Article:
If genre fiction is a form of entertainment, then literary fiction is art. It demands that the reader pay attention and think analytically to grasp the deeper meanings. The themes are usually based in the real world, and literary books try to understand the human condition through symbolism rather than stating anything outright. These books are usually harder for the author to publish or sell because they are not as popular amongst the larger populace. In any case, there are many famous literary fiction authors who managed to break through to the mainstream consciousness, such as David Foster Wallace (Infinite Jest), Toni Morrison (Tar Baby), F. Scott Fitzgerald (The Great Gatsby), Eden Robinson (Monkey Beach), and Kurt Vonnegut (Slaughterhouse Five) to name a few.
Labeling or categorizing literary fiction as art is problematic, however, because it creates assumptions that literary fiction is somehow better than genre fiction. Sure, these books usually focus more on intense or abstract themes and the writing itself rather than the plot, but genre books can do these same things. Take Mary Shelley’s Frankenstein, for instance. Her novel is considered one of the earliest forms of modern science fiction today, and yet she discusses themes that questions one’s understanding of what a monster is and what it means to be alive. Her novel created two characters whose development and relationships have returned again and again throughout the centuries in modern media, but since the book has a clear plot and the language is not exceptionally deep or poetic, it is not deemed literary fiction. Books like Frankenstein could be argued to be a blend of both literary fiction and genre fiction, since it is a story that focuses on the characters’ development while also introducing a unique or complex plot. In recent decades, this blend of the two categories of literature is becoming more prominent as writers experiment with the expectations of their genres and our understanding of those genres’ characters.
For an author to create a popular story that allows the written word to push the readers’ minds and ways of thinking without making the reader feeling lost or confused, the author needs to incorporate both forms of literature. Literary and genre fiction both have opportunities for flaws, be it in long-winded prose that loses the reader’s interest or a plot that is too predictable. Lev Grossman’s aforementioned article states that, while literary fiction focuses more on the characters and the themes of its stories, its plot usually cannot compare with the complexities of those of genre fiction’s. The separation between the two forms of literature only breeds animosity among authors and readers when neither are perfect forms of writing. As Grossman goes on to write, even though literary fiction tries so hard to be unique and different from other types of writing by rejecting all the conventions of genre fiction, it thereby creates its own customs. Science fiction author M. John Harrison once stated, “The sooner literary fiction recognizes and accepts its generic identity, the sooner it can get help.” Even though the two kinds of literature have their differences, if they and their authors were to recognize that they are not so different from each other and that they can learn from one another, then literature would evolve into a new combination of the two without the need for the arbitrary separation.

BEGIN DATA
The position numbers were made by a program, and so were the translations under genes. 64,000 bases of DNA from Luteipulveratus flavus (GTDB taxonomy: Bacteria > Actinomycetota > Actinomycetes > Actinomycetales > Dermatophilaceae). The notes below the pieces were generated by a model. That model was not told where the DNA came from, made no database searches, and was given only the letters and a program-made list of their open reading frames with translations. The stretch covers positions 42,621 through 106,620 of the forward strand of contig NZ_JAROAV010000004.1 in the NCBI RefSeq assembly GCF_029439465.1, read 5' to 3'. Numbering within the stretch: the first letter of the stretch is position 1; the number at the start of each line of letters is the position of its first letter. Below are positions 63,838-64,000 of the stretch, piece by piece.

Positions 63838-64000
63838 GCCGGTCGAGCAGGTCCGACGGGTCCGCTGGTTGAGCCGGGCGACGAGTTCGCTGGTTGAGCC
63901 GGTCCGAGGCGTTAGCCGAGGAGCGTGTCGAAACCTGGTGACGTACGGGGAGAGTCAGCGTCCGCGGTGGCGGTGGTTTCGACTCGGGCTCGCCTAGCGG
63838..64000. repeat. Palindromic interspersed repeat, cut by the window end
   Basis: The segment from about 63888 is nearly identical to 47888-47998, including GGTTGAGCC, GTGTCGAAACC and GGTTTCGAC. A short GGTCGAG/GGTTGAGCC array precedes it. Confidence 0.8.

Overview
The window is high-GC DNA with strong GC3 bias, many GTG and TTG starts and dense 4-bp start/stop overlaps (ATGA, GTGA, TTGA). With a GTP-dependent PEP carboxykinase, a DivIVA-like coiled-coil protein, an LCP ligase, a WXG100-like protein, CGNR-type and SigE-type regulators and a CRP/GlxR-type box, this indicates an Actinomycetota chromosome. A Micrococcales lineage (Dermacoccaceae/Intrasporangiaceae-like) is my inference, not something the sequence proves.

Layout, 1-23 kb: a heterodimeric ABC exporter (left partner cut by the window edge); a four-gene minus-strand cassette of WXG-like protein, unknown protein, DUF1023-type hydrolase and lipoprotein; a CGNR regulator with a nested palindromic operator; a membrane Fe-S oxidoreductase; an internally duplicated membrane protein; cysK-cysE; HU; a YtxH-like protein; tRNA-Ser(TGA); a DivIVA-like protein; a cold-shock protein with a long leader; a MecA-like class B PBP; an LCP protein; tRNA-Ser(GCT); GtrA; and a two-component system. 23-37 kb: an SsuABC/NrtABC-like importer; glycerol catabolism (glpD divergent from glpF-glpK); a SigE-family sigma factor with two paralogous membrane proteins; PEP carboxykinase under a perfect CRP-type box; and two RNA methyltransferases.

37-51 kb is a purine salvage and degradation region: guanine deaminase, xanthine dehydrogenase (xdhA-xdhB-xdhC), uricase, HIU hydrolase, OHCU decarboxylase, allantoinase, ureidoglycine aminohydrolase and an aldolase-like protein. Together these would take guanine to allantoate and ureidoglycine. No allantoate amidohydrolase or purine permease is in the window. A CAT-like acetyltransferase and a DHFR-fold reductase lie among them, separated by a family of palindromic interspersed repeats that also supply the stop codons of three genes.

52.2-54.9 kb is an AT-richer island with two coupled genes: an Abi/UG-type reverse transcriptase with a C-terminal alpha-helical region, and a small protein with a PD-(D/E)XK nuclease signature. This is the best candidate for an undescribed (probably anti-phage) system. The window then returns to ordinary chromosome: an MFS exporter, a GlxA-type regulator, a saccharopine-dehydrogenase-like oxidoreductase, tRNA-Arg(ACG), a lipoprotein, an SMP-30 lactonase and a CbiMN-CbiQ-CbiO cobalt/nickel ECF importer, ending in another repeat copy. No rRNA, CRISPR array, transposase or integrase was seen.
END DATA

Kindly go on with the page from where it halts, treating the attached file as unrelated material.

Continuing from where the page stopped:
As for the question of why all this matters to modern writers like you and me, I would answer that people should be able to write without worrying of how their writing will be categorized on the spectrum of literature. It may be harder for those who write without a clear genre in mind to be published, but there is always a place and an audience for all stories or manuscripts; it may just take time to find the right outlet. Outside of getting your work published (or writing for a specific professor), the debate regarding literary and genre fiction should not influence your writing. Be free to write what you wish and let the world move to make a spot for your writing when you’re ready to share your work. We are long overdue for a new genre or form of literature anyway, and in the world of literature, nothing is off-limits.